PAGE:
• --no-prisma - Don't build or validate the prisma schema
  • --no-ui - Don't build the AdminUI

start

$ keystone start

This command starts Keystone in production mode. It requires a build to have been generated (see build above).

It will not generate or apply any database migrations - these should be run during the build or release phase of your production deployment.

start flags

  • --with-migrations - Trigger prisma to run migrations as part of startup
  • --no-ui - Don't serve the AdminUI

prisma

$ keystone prisma [command]

Keystone's CLI includes a prisma command which allows you to run any Prisma CLI commands safely within your keystone project.

It will ensure your generated files (importantly, the Prisma Schema) are in sync with your Keystone Schema, and pass the configured database connection string through to Prisma as well.

Working with Migrations

The primary reason you'll need to use the Prisma CLI in your Keystone project is to work with Prisma Migrate. For example, to deploy your migrations in production, you would run:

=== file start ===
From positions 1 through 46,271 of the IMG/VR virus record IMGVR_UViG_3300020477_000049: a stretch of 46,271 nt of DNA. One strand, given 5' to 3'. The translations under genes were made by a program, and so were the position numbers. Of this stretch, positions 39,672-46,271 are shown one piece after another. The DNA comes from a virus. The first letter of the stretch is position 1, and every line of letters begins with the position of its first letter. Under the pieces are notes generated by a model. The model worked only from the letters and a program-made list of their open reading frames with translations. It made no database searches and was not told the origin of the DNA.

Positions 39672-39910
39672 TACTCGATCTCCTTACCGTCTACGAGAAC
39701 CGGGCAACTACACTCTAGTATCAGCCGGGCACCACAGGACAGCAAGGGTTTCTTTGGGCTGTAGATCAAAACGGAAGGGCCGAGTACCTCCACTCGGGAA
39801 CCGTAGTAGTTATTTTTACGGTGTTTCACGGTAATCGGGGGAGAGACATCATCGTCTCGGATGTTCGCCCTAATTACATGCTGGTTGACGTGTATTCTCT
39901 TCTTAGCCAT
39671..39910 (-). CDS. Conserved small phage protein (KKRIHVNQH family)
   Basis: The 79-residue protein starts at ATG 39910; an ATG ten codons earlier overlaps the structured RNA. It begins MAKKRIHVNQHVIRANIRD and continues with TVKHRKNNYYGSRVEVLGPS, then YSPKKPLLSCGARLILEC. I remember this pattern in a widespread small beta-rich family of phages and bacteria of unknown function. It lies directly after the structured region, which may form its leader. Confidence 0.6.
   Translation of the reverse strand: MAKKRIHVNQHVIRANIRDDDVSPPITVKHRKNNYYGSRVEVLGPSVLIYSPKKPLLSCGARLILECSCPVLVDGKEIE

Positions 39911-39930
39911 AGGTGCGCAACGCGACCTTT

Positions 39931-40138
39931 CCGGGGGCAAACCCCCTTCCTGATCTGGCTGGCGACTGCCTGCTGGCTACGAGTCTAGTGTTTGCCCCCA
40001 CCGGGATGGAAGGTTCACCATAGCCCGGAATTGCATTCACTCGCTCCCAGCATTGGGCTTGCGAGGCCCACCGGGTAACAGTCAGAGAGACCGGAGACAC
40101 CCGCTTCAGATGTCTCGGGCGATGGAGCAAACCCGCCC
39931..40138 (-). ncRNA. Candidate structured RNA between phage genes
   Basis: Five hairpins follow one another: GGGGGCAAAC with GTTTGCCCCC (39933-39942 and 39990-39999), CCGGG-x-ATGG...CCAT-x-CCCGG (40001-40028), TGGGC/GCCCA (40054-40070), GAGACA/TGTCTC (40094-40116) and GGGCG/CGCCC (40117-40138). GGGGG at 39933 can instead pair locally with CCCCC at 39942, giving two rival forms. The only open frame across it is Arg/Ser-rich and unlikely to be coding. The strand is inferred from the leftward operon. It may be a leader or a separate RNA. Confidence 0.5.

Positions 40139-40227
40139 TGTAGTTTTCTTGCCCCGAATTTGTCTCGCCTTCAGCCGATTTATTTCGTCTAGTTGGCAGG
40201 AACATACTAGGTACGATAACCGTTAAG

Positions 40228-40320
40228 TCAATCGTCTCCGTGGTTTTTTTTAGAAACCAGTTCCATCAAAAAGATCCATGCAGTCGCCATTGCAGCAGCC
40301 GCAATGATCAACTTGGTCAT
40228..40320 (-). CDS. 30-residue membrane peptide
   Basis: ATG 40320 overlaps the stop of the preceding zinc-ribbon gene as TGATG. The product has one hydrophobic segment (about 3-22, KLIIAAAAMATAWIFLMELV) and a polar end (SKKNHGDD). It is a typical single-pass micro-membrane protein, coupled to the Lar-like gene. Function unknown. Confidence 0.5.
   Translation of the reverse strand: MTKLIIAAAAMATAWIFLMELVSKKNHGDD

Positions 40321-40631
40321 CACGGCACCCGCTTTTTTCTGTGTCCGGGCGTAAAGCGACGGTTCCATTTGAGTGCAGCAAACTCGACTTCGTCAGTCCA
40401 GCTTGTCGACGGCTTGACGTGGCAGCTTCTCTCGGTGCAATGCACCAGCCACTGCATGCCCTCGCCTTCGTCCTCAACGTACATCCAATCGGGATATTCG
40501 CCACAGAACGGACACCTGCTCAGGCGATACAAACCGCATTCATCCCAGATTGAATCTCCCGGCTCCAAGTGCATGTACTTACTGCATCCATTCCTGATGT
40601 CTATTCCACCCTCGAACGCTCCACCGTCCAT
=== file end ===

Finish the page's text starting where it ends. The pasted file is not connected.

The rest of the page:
$ keystone prisma migrate deploy

This will run the Prisma migrate deploy command.

As you start working with more sophisticated migration scenarios, you'll probably also need to use the migrate resolve and migrate status commands.

While Keystone abstracts much of the Prisma workflow for you, we strongly recommend you familiarise yourself with the Prisma Migrate CLI commands when you are managing your application in production.

Bringing it all together

Although there are many subtle ways you might customise your workflow with Keystone based on your project's requirements, this is a fairly typical way of working:

Postinstall after git clone and pull

Setting up the postinstall script will make sure that Keystone's generated files are all present and correct when you get latest from source control and install dependencies.